Waste A Solid 20 Minutes Of Your Empty Weekend With This Viral Personality Quiz

Screenshots via Open Psychometrics

You know those personality quizzes on BuzzFeed that everyone loves to use to kill time at work/feed their narcissism? Well, now that so many of us are not at work, there’s a new quiz in town. Claiming to be a “scientific but still silly” approach to the ever-popular medium of online quizzes, the Statistical “Which Character” Personality Quiz going viral on Twitter takes a little longer than those BuzzFeed quizzes, and the results are maddeningly specific. The questionnaire determines which character (duh) you are out of a wide swath different entertainment universes, like The Office, Star Wars, and more.

The results have people feeling attacked. “My results of that tv show character personality quiz thing ARE KILLING MEEEEEE,” one Twitter user wrote. “I haven’t watched half of these shows but... f*cking Phyllis??? PAM? MARGAERY WAS EVIL.”

The test’s quote-unquote scientific approach asks you to rate where you are on a scale between two adjectives that are meant to be binary — for example, “dominant” and “submissive.” As you slide toward one, the percentage rises for that word and falls for the other. And while I found some of the pairings weird and hard to call — "What percentage ferocious vs. pacifist am I?" is a question I didn't think I'd have to ask — others I definitely knew immediately. You can choose to do the recommended, random, or 121-question versions of the quiz, with an optional add-on at the end to help improve the accuracy of the quiz as a whole. If you're looking to waste a good 20 minutes, this'll do it.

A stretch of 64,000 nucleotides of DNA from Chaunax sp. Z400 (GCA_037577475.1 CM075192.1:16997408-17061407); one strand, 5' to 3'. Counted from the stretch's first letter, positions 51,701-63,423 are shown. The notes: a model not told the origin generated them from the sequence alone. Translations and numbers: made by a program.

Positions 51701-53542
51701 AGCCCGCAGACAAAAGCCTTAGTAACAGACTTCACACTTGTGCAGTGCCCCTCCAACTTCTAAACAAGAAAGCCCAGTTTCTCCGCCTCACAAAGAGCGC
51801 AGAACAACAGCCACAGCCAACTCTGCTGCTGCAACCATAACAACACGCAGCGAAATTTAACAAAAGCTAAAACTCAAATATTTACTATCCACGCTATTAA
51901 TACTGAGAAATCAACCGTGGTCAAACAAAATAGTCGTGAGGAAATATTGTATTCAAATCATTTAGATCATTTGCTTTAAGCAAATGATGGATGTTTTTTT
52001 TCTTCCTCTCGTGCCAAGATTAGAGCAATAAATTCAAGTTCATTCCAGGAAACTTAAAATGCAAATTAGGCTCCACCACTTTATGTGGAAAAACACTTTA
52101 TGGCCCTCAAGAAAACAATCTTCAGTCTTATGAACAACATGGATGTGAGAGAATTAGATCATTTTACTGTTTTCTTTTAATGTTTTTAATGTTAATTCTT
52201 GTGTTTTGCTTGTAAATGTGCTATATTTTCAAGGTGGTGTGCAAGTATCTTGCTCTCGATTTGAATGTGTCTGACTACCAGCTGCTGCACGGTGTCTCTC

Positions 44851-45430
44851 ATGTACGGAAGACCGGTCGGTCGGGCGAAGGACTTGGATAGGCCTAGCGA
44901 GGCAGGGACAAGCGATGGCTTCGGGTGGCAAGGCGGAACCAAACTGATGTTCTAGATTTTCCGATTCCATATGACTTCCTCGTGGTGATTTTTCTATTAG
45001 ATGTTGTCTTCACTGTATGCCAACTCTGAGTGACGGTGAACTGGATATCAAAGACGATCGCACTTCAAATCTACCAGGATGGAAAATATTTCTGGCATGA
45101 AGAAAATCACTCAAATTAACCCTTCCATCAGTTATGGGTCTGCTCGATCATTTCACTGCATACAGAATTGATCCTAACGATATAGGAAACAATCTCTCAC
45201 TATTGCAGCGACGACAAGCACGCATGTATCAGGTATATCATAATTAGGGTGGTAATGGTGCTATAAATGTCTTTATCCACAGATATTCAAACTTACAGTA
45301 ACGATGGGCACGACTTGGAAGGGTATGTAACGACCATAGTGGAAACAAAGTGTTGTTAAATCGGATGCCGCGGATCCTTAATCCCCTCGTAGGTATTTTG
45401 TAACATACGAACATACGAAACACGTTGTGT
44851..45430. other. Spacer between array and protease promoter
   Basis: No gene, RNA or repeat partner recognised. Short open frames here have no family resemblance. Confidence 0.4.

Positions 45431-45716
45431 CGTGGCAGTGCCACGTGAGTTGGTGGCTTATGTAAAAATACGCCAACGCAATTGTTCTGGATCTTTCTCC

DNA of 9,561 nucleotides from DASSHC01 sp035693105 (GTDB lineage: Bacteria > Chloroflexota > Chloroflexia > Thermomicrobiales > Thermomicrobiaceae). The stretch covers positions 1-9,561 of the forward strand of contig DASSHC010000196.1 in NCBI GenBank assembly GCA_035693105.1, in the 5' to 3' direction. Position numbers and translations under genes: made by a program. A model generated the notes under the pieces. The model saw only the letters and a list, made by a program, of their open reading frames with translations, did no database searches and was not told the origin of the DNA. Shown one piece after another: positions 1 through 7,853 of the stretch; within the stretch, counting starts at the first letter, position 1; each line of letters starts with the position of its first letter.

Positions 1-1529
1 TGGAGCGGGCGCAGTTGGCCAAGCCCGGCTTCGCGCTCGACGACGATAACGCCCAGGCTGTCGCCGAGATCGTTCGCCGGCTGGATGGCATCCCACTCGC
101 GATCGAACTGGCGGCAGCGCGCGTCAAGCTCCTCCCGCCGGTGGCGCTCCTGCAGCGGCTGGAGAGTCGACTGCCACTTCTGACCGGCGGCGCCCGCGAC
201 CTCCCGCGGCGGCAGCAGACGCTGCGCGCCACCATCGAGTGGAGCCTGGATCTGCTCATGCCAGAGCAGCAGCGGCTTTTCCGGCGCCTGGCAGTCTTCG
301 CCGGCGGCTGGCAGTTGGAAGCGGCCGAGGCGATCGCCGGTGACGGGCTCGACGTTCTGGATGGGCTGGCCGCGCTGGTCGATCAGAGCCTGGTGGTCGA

Screenshot via Open Psychometrics

At the end of the quiz, you get a long list of characters, the show they're on or movie they're in, what percentage match you are to them, and then a scatter plot of how your results track with theirs. And this is where the "science" comes in. According to the homepage, each fictional character's "assumed personality" is based on an average rating of how volunteers rate 30 characters on one trait each. "With enough data, all the individual surveys can be combined into a comprehensive database of assumed personality," the site explains.

When I finally got my results, my top two matches were Salvatore Romano from Mad Men and Damian from Mean Girls. Both made me chuckle, but I’m not going to lie: A couple of names down the list cut a little deeper. (Looking at you, Andy Bernard, number 23 at 70%.)

Ultimately, this “scientific” personality quiz is just as fun as the BuzzFeed ones. It also takes significantly longer, which is great if you've already cracked your sheltering-in-place jigsaw puzzle. Plus, who doesn't need a silly distraction these days?